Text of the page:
A deciduous tree often 60 to 80 ft high, with a broad compact head of tortuous branches; buds 3⁄8 in. long and, like the young shoots, densely clothed with reddish-brown down. Leaves obovate in main outline but with two or three deep, rounded or blunt lobes at each side, the base usually wedge-shaped, 2 to 5 in. long, not so wide, dark shining green and glabrous above, more or less downy and conspicuously veined beneath; stalk downy, 1⁄2 to 1 in. long. Fruits stalkless, usually solitary; acorns oval or obovoid, about 1 in. long, the base enclosed in a shallow, downy cup.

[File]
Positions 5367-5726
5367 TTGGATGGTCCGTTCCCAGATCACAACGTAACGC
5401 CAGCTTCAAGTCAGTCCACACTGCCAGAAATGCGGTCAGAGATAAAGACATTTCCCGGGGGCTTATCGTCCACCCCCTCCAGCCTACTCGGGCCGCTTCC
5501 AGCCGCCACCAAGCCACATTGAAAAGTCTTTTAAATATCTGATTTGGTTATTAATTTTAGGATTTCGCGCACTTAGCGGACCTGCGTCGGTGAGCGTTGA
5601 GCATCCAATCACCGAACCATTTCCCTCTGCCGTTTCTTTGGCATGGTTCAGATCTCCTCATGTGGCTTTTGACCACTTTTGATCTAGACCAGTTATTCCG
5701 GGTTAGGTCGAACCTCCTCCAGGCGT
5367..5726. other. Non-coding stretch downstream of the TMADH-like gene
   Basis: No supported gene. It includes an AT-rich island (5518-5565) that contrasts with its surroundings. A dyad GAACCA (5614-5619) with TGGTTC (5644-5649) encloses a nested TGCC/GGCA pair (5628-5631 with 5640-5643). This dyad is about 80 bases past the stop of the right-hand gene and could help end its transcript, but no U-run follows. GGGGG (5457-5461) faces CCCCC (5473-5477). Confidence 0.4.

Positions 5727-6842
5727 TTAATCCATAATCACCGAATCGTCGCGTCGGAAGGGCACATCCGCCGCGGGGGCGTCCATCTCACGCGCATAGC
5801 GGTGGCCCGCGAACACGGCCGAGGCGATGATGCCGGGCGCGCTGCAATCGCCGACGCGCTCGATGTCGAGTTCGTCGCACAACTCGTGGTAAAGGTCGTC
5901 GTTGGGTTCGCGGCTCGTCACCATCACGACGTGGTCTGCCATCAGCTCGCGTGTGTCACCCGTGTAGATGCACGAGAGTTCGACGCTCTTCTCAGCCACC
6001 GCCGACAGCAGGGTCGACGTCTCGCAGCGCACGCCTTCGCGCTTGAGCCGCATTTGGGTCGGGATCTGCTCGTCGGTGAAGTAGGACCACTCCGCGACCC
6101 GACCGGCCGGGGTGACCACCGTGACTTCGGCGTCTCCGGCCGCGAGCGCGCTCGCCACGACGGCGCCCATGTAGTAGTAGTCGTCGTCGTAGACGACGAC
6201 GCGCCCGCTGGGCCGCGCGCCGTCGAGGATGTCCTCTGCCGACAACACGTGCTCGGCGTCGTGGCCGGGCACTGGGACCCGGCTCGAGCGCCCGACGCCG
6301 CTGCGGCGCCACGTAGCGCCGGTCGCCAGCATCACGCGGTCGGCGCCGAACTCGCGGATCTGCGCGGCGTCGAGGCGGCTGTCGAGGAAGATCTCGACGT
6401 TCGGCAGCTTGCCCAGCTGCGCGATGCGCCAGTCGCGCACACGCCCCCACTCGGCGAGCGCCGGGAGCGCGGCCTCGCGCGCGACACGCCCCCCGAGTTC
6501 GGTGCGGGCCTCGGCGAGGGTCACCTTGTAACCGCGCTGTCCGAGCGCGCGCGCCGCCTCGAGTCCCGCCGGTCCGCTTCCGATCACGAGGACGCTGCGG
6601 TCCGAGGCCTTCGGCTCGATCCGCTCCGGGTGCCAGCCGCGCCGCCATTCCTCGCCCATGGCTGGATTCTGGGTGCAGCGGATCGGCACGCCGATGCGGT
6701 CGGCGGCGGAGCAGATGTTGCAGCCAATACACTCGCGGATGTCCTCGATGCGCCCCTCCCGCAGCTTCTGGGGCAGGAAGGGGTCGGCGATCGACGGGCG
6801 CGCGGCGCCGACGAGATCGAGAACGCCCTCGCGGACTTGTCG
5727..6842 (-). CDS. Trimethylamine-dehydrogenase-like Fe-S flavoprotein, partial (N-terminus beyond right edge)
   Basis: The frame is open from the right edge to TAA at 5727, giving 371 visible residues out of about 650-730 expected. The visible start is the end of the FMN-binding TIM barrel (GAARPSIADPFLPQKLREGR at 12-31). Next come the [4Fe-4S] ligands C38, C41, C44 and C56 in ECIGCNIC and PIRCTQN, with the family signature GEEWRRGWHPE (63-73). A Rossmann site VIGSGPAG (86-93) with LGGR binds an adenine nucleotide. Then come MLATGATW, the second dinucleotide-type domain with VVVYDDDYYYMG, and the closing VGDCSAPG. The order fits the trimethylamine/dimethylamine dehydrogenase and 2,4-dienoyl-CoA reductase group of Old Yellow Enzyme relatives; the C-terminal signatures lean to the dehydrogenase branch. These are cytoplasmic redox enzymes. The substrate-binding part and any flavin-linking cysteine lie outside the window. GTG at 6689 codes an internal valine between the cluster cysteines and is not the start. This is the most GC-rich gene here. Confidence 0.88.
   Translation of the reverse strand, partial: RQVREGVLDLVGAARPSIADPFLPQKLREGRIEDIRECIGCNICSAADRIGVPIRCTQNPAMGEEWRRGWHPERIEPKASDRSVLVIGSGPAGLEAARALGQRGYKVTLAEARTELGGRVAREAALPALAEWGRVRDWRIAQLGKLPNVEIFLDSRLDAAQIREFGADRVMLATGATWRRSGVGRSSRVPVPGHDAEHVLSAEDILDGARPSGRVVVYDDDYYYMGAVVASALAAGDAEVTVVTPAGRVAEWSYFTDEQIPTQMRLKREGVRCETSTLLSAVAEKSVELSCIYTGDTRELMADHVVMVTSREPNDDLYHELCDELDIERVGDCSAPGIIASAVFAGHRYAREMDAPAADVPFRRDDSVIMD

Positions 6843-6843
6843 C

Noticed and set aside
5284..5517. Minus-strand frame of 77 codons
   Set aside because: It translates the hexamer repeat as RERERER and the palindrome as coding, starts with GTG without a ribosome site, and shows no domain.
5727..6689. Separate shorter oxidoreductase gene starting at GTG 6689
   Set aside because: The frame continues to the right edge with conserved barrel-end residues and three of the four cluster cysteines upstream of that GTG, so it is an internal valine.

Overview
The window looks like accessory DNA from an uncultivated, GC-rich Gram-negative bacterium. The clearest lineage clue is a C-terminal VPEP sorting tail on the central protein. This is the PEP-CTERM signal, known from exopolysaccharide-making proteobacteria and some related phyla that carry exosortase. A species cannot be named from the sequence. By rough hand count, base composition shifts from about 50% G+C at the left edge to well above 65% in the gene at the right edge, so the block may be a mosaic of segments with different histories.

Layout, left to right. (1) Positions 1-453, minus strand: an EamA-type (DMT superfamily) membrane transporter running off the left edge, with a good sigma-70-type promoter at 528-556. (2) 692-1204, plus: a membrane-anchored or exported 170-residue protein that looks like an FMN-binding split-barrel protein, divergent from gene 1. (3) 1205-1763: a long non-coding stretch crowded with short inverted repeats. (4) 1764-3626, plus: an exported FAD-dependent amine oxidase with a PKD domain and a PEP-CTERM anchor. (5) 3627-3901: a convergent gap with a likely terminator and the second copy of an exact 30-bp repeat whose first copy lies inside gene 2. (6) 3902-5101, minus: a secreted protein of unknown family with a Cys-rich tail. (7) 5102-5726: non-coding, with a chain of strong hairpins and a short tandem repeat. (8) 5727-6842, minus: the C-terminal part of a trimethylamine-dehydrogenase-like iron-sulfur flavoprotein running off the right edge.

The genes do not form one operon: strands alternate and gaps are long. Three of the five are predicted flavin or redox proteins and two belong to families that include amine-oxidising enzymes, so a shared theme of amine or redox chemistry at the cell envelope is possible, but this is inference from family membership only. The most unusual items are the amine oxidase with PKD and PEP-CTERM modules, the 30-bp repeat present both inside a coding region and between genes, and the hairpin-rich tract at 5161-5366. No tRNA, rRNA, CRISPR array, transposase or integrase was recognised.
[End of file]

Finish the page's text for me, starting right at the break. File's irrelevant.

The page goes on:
Native of western N. America, from British Columbia to N. California. This tree bears considerable resemblance to our native oak in shape of leaf and acorn, but is very distinct in the hairy shoots and large downy winter-buds. It has many times been introduced to this country, but I have never seen other than quite small trees, and it is evidently not well adapted to our climate. Douglas named it after his friend, Nicholas Garry of the Hudson’s Bay Company, who greatly assisted him in his early journeys.
There is a specimen in the Edinburgh Botanic Garden, pl. 1924, measuring 26 × 3 ft.